But Mark Kompter said funding available from the federal and provincial governments should be taken advantage of while it’s being offered. “I’m sure it’s on a time limit,” he said. “I’d say now is the best time.”

Karen Hilling said the whole concept is based on an outdated belief that businesses need to be attracted to a downtown core.

“In pioneer days, the village was the centre of commerce and social activity. However, with the increase in global communication, business can happen any time and anywhere.”

In a letter Hilling sent to regional and municipal councils, she urged politicians to remember their mandate to represent their constituents.

“I think that some politicians have been blinded by the allure of shiny trains and new buildings,” she said. “Waterloo Region is not Toronto or Calgary. We do not have a strong sense of identity with the city core.”

Jim Huxted of Kitchener said he feels that planners are wearing light rail blinders. “They haven’t really shown us if buses could work.”

Huxted, like others, has concerns that the system would be underused. “I think they have to develop the ridership before they can be spending the money we’d be spending on light rail,” he said.

“We’ve got three downtowns, not just one,” Huxted said. “The population base in each downtown doesn’t even come close to other cities with a rapid transit system.”

A similar public session was also held Wednesday at regional headquarters in Kitchener. with files from Brent Davis, Record staff

The rail transit plan

A proposal approved in principle calls for electric trains on dedicated lanes in Kitchener and Waterloo, running between the Conestoga and Fairview Park malls. Buses driving in mixed traffic with features to speed past congestion would run to the Ainslie Street terminal in Cambridge.

Total estimated travel time at over 72 minutes would roughly match today’s express buses.

Senior governments have committed up to $565 million. This leaves local taxpayers with a bill of up to $253 million for a system to launch in 2017.

Regional taxes could increase 10.5 per cent over seven years to launch trains and pay for partial bus upgrades. By 2018 an average home assessed at $254,000 today could be paying an extra $196 a year in property taxes.

Politicians hope to ease the local tax impact in part by seeking provincial approval to shift more transit costs onto development fees.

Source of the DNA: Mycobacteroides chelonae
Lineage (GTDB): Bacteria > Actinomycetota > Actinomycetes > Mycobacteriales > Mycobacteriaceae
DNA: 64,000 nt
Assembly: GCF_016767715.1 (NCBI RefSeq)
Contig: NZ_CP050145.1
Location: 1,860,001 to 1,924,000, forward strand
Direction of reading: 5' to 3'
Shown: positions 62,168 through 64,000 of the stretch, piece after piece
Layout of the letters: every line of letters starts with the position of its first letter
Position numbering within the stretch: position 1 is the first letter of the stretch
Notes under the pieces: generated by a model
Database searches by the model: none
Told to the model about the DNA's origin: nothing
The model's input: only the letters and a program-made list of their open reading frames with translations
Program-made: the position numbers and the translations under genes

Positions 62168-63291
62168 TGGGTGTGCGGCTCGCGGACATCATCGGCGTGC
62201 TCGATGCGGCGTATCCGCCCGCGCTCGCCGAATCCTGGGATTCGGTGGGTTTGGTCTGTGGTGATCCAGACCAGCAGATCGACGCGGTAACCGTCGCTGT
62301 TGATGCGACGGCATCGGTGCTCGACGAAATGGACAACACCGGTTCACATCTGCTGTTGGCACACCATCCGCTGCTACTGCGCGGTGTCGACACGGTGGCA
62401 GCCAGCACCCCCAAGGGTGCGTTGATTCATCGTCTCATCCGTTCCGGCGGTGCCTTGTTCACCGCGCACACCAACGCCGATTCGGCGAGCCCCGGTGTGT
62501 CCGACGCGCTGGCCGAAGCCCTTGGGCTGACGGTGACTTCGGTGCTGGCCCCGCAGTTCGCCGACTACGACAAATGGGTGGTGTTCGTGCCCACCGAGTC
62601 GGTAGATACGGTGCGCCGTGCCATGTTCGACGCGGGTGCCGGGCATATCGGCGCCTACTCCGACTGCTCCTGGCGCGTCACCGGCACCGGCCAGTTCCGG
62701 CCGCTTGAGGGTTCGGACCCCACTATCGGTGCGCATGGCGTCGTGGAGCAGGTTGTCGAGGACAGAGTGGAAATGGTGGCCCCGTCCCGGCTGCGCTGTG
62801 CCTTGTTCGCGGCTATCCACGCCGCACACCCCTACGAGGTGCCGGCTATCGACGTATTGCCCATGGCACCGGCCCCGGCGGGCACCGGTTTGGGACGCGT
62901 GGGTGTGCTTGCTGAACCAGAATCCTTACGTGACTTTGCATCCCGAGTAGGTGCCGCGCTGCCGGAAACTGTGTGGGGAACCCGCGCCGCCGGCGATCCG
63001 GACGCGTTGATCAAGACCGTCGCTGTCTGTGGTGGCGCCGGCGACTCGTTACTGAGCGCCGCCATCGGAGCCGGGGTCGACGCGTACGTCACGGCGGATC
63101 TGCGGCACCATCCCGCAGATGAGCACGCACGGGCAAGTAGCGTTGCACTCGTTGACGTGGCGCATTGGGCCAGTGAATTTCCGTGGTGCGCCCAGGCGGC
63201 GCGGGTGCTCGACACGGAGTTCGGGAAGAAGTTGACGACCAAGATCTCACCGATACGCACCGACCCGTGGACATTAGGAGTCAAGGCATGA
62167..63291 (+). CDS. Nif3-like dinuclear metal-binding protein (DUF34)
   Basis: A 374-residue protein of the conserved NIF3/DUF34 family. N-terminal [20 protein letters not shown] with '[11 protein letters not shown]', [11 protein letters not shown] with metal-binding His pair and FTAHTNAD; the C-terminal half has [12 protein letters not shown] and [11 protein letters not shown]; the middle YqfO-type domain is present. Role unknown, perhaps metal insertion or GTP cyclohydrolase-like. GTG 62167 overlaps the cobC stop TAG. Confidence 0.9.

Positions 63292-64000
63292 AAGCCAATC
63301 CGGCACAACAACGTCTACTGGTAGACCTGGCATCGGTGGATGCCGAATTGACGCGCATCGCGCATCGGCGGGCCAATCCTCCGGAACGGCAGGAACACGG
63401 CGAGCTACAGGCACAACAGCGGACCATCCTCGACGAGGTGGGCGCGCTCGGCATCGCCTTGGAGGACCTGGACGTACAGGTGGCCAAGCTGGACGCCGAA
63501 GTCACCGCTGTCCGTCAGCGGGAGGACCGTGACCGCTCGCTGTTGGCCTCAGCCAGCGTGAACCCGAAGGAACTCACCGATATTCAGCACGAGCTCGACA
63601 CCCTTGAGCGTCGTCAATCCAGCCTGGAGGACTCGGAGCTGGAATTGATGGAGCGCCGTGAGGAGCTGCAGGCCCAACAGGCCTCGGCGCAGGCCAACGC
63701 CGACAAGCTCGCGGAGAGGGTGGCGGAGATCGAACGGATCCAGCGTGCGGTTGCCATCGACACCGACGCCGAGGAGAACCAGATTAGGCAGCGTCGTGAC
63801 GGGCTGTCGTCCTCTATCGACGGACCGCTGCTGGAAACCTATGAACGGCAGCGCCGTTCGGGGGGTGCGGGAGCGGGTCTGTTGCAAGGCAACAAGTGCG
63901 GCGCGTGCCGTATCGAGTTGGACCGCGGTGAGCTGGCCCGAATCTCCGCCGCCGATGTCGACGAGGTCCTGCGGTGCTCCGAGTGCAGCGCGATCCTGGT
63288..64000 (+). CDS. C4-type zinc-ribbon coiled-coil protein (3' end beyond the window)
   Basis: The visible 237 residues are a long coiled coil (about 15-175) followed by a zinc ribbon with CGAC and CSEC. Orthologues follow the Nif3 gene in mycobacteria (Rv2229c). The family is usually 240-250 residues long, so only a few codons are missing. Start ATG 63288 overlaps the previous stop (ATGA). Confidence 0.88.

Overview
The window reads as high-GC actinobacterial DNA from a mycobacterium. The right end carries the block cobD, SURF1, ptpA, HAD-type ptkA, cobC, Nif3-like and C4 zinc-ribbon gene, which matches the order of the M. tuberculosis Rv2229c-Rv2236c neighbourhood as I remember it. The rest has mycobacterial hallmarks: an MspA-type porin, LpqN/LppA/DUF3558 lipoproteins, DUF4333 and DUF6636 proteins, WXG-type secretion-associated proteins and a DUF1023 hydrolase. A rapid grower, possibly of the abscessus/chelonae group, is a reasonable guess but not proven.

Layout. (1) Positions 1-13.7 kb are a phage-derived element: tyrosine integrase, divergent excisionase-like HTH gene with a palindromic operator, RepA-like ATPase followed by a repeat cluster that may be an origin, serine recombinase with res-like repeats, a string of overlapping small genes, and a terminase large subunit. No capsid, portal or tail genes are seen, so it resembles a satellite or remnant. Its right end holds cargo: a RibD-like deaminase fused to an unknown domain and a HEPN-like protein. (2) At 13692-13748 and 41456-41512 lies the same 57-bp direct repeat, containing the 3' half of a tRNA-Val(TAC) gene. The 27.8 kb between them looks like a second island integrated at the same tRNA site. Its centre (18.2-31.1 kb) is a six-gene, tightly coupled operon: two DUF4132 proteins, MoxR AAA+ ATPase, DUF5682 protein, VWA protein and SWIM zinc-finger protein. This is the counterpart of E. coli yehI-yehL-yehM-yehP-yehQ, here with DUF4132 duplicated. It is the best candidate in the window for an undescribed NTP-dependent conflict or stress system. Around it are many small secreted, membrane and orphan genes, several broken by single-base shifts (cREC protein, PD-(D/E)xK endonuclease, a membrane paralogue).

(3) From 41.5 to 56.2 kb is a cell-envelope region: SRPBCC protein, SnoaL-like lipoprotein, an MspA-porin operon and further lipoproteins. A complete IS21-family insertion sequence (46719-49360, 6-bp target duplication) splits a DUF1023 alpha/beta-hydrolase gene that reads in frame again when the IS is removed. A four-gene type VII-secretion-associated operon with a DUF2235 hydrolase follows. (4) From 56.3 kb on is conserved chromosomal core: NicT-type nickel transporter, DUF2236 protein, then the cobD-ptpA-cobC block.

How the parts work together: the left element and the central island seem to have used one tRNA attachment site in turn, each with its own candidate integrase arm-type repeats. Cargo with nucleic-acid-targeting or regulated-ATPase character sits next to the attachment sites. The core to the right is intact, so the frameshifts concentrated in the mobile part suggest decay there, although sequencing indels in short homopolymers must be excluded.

Have your say

More public consultation sessions are underway. You can drop in between 3 p.m. and 8 p.m. in Waterloo, Kitchener and Cambridge and between 4 p.m. and 7 p.m. in townships.

Thursday May 5 at the Cambridge Centre for the Arts, 60 Dickson St., in Cambridge and at the First United Church, 16 William St. W., in Waterloo.

Tuesday May 10 at the United Kingdom Club, 35 International Village Dr., in Cambridge and at the Kitchener Gospel Temple, 9 Conway Dr., in Kitchener.

Thursday May 12 at the Ayr Fire Hall, 501 Scott St. in Ayr, North Dumfries Township and at St. Agatha Community Centre, 1791 Erb’s Rd., in St. Agatha, Wilmot Township.

Wednesday May 18 at St. Clements Community Centre, 1 Green St., in St. Clements, Wellesley Township.







Light rail trains without majority support, poll shows

By Jeff Outhit, Record staff
May 3, 2011

WATERLOO REGION — Residents are deeply divided about plans for light rail transit.

An opinion poll conducted for The Record reveals 38 per cent want to put trains on local streets, 32 per cent see rapid buses as the better choice, and 30 per cent want to improve the roads without building rapid transit.

“You can’t really see any clear direction,” said Dave Kains of Metroline Research Group. “There’s still a lot of confusion out there as to whether people either see a need for it, or if they do see a need for it, what form it should take.”

Metroline polled 1,036 adults, contacted randomly across the region, between March 21 and April 9. Results are considered accurate to within 3.1 percentage points, 19 times out of 20.

It’s the first scientific poll to gauge public sentiment about an $818-million urban redevelopment scheme that’s meant to persuade investors to build homes and workplaces in central neighbourhoods.

Regional council has approved light rail transit in principle. It must confirm its choice in June to move toward construction.

Rail proponents argue putting electric trains on streets will restrain suburban growth, improve downtowns and get more residents out of their cars. Critics argue trains will be too costly, disruptive and underused in a community where few ride transit and the car rules.

The latest estimate suggests regional taxes could increase 10.5 per cent over seven years to launch trains and pay for partial bus upgrades. By 2018, an average home assessed at $254,000 today could be paying an extra $196 a year in property taxes.

The Record poll reveals that: